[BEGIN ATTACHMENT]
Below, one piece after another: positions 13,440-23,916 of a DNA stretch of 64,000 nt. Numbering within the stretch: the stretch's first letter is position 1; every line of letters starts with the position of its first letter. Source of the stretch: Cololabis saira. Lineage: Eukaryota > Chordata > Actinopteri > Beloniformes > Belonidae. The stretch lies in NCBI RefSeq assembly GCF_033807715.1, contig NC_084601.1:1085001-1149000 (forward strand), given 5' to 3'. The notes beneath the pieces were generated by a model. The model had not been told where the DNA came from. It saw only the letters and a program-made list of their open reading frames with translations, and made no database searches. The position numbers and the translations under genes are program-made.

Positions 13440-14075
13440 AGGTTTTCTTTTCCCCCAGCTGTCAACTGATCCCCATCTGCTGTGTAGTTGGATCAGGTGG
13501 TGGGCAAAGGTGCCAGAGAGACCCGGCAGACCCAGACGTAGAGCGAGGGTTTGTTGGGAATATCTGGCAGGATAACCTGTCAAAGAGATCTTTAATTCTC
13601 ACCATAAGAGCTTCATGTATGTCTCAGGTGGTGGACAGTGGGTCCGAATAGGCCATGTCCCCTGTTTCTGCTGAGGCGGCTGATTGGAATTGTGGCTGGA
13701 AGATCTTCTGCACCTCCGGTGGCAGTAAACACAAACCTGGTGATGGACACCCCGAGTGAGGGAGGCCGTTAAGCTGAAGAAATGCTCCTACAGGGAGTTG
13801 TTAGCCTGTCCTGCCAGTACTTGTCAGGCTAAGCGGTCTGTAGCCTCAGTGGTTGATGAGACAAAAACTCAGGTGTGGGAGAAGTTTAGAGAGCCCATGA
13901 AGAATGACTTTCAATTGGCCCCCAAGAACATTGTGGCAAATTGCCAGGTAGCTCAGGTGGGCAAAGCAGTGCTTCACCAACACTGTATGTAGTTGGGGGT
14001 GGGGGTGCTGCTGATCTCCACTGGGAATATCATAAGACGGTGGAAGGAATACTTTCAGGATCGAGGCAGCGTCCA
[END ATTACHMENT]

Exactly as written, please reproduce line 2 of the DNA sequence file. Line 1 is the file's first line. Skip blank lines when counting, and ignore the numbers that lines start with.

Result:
Positions 13440-14075